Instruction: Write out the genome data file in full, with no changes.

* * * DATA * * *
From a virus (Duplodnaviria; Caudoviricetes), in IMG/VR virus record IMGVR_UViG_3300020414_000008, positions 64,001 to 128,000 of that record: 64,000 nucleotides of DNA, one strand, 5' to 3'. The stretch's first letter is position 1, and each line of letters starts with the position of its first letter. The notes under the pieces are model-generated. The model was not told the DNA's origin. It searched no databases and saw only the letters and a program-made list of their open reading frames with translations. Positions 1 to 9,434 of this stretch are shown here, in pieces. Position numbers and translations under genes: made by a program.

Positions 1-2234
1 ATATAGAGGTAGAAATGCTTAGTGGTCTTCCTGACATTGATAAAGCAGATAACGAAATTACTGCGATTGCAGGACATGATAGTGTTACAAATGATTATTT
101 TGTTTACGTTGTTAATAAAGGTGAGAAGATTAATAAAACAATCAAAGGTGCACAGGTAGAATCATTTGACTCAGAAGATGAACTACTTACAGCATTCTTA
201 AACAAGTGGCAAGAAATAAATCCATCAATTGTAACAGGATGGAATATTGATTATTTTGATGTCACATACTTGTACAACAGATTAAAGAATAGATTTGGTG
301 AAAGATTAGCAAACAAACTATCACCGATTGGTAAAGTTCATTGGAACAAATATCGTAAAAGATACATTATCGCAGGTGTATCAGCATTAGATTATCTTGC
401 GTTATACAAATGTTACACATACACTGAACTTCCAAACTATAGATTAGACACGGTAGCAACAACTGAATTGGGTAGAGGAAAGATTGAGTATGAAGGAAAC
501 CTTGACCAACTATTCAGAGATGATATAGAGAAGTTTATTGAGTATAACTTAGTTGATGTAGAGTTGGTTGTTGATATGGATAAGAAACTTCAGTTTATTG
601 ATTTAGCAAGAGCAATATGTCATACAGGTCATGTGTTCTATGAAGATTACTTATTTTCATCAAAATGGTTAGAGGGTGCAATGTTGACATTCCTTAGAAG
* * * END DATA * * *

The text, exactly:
From a virus (Duplodnaviria; Caudoviricetes), in IMG/VR virus record IMGVR_UViG_3300020414_000008, positions 64,001 to 128,000 of that record: 64,000 nucleotides of DNA, one strand, 5' to 3'. The stretch's first letter is position 1, and each line of letters starts with the position of its first letter. The notes under the pieces are model-generated. The model was not told the DNA's origin. It searched no databases and saw only the letters and a program-made list of their open reading frames with translations. Positions 1 to 9,434 of this stretch are shown here, in pieces. Position numbers and translations under genes: made by a program.

Positions 1-2234
1 ATATAGAGGTAGAAATGCTTAGTGGTCTTCCTGACATTGATAAAGCAGATAACGAAATTACTGCGATTGCAGGACATGATAGTGTTACAAATGATTATTT
101 TGTTTACGTTGTTAATAAAGGTGAGAAGATTAATAAAACAATCAAAGGTGCACAGGTAGAATCATTTGACTCAGAAGATGAACTACTTACAGCATTCTTA
201 AACAAGTGGCAAGAAATAAATCCATCAATTGTAACAGGATGGAATATTGATTATTTTGATGTCACATACTTGTACAACAGATTAAAGAATAGATTTGGTG
301 AAAGATTAGCAAACAAACTATCACCGATTGGTAAAGTTCATTGGAACAAATATCGTAAAAGATACATTATCGCAGGTGTATCAGCATTAGATTATCTTGC
401 GTTATACAAATGTTACACATACACTGAACTTCCAAACTATAGATTAGACACGGTAGCAACAACTGAATTGGGTAGAGGAAAGATTGAGTATGAAGGAAAC
501 CTTGACCAACTATTCAGAGATGATATAGAGAAGTTTATTGAGTATAACTTAGTTGATGTAGAGTTGGTTGTTGATATGGATAAGAAACTTCAGTTTATTG
601 ATTTAGCAAGAGCAATATGTCATACAGGTCATGTGTTCTATGAAGATTACTTATTTTCATCAAAATGGTTAGAGGGTGCAATGTTGACATTCCTTAGAAG